China is Slowly Moving into The Middle East

The Middle East’s emergence as a key front in the new Cold War between the US and China has become even clearer since this newsletter analyzed how Beijing was stepping into the widening breach between Washington and Saudi Arabia.

China has put its stamp on the region in a way that could hardly have been guessed six months ago—notably by brokering a rapprochement between longtime regional rivals Saudi Arabia and Iran. Remarkably, China Foreign Minister Qin Gang this week launched an effort at encouraging a restart of Israel-Palestine talks.

On the finance front, the Beijing-based Asian Infrastructure Investment Bank opened its first overseas office this week—in Abu Dhabi, United Arab Emirates. The hub is to “serve as a strategic destination” supporting the agenda of the AIIB—a multilateral development bank conceived almost a decade ago as China’s answer to institutions set up by Western nations.

This followed the shock in Washington when Saudi Arabia and its fellow OPEC+ members not only rejected a US request for production increases, but cut output earlier this month.

It’s become inescapable that the Middle East—and specifically a Saudi Arabia led by Crown Prince Mohammed bin Salman—is rapidly departing Washington’s orbit in favor of Beijing.

China Saudi Iran talks
Wang Yi, center, with Saudi Minister of State Musaad bin Mohammed Al-Aiban, left, and Ali Shamkhani, Secretary of the Supreme National Security Council of Iran, in Beijing on March 10.

Still, the Middle East’s exchange-rate pegs to the dollar remain a powerful link to America, as do its strong, enduring military ties. So for the US government, all is not lost—yet.

That’s why the Gulf Cooperation Council members’ use of the dollar as the key currency of cross-border exchange—and not Beijing-sponsored diplomacy—is the ultimate gauge of the council’s geo-economic alignment. A sudden change would be destabilizing for the countries themselves, so any shift would have to be gradual.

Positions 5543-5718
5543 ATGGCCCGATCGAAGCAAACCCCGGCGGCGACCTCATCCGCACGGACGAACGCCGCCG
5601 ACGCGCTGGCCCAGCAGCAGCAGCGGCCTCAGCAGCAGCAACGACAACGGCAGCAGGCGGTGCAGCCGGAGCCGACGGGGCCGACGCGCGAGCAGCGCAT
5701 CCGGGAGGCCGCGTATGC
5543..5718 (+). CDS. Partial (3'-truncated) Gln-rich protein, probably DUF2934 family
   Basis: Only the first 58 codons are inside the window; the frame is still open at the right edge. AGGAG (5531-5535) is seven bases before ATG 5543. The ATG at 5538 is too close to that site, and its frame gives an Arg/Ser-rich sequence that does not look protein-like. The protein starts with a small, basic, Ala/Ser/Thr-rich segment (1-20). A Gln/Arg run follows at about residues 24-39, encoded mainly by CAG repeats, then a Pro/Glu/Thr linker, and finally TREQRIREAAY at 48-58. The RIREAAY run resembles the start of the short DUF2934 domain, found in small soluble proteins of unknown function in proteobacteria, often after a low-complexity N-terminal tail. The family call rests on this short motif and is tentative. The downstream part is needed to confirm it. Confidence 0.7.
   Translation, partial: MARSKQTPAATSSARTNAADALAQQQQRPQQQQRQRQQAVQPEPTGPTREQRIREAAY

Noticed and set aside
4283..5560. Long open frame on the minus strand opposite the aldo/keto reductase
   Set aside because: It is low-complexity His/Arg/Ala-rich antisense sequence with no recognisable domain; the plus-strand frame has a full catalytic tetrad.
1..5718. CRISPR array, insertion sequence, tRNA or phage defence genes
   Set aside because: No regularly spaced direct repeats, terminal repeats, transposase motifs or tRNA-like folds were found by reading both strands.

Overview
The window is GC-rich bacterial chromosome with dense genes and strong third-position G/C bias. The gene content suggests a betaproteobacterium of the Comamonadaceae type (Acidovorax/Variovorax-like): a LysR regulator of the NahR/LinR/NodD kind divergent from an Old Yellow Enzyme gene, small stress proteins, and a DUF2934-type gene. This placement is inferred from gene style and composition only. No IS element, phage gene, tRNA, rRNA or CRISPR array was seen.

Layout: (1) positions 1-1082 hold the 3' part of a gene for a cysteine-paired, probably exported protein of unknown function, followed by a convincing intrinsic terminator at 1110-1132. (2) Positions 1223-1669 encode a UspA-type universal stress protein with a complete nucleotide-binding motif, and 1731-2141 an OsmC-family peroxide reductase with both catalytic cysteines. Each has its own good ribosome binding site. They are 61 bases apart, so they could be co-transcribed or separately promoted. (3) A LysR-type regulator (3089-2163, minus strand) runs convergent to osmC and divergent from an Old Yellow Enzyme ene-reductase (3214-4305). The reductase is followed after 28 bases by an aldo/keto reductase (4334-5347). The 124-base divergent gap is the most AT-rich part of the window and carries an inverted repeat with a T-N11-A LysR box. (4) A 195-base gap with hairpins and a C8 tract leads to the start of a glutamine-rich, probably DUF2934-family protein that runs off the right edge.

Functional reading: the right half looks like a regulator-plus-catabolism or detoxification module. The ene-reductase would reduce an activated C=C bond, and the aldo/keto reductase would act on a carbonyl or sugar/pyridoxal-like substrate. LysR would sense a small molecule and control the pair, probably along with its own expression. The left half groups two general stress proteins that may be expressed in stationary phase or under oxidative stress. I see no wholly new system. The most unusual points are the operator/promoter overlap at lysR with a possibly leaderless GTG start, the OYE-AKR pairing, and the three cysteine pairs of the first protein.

The dollar remains by far the most powerful force in the global financial system (even if its share of central bank reserves has been waning). And that confers on Washington inimitable power: the threat to impede access to the currency.

QatarGas offshore drilling rig in the Persian Gulf
A QatarGas offshore drilling rig in the Persian Gulf. China signed a $60 billion deal in November for liquefied natural gas from Qatar.

But signs of movement are there. Just last month, the UAE made the first settlement of natural gas exports to China denominated in Chinese yuan. That’s an especially interesting precedent after China’s landmark $60 billion deal in November for liquefied natural gas from the UAE’s fellow GCC member, Qatar.

That Qatar deal, which saw European buyers pipped for crucial long-term energy supplies, is designed to last until the 2050s. 

“Chinese state-owned energy companies historically did not have the expertise to compete on an equal footing with Western energy companies,” said Justin Dargin, a Carnegie Endowment for International Peace Middle East specialist. “This contract highlights how the situation is rapidly evolving.”

Indeed, one thing to watch for is how the currency aspect of the deal unfolds. Shifting approaches toward currencies are also apparent in Saudi Arabia, which was the largest supplier of crude oil to China until Russia displaced it earlier this year. Riyadh had telegraphed to Beijing in January that it’s open to discussions about trade in currencies other than the dollar—which is currently used to settle more than 80% of Saudi Arabia’s $326 billion in annual oil exports, according to Eurizon SLJ Capital calculations.

In addition to becoming the Middle East’s key customer, China is also being approached for more investments of its own. This week, the UAE’s minister of industry and advanced technology, Sultan Ahmed Al Jaber, was in Beijing seeking to bolster clean-energy cooperation.

That trip came after China and Saudi Arabia signed a number of agreements on renewable and green-hydrogen cooperation during Chinese President Xi Jinping’s visit in December. And it comes ahead of the UAE hosting COP28, the United Nations climate summit (which Al Jaber, despite presiding over a massive fossil-fuel exporter, is overseeing).

Analysts at Trivium China, a policy research consultancy in Beijing, lent support to Xi’s move into the Middle East. Those green deals enable Chinese clean-tech firms “to expand into lucrative foreign markets and strengthen economic and diplomatic ties with major Gulf swing states,” they wrote.

And while Beijing’s effort at diplomacy should be viewed as less important than currency considerations, there’s a third arena where Washington may wish to remain most vigilant, if it wishes to forestall displacement from the Middle East stage. What we haven’t yet seen from China yet is any big headline on a military connection to the Persian Gulf—whose sea lanes have long been overseen by the US. 

Its forces, however, are nearby. And things are moving fast.





Arab Observer

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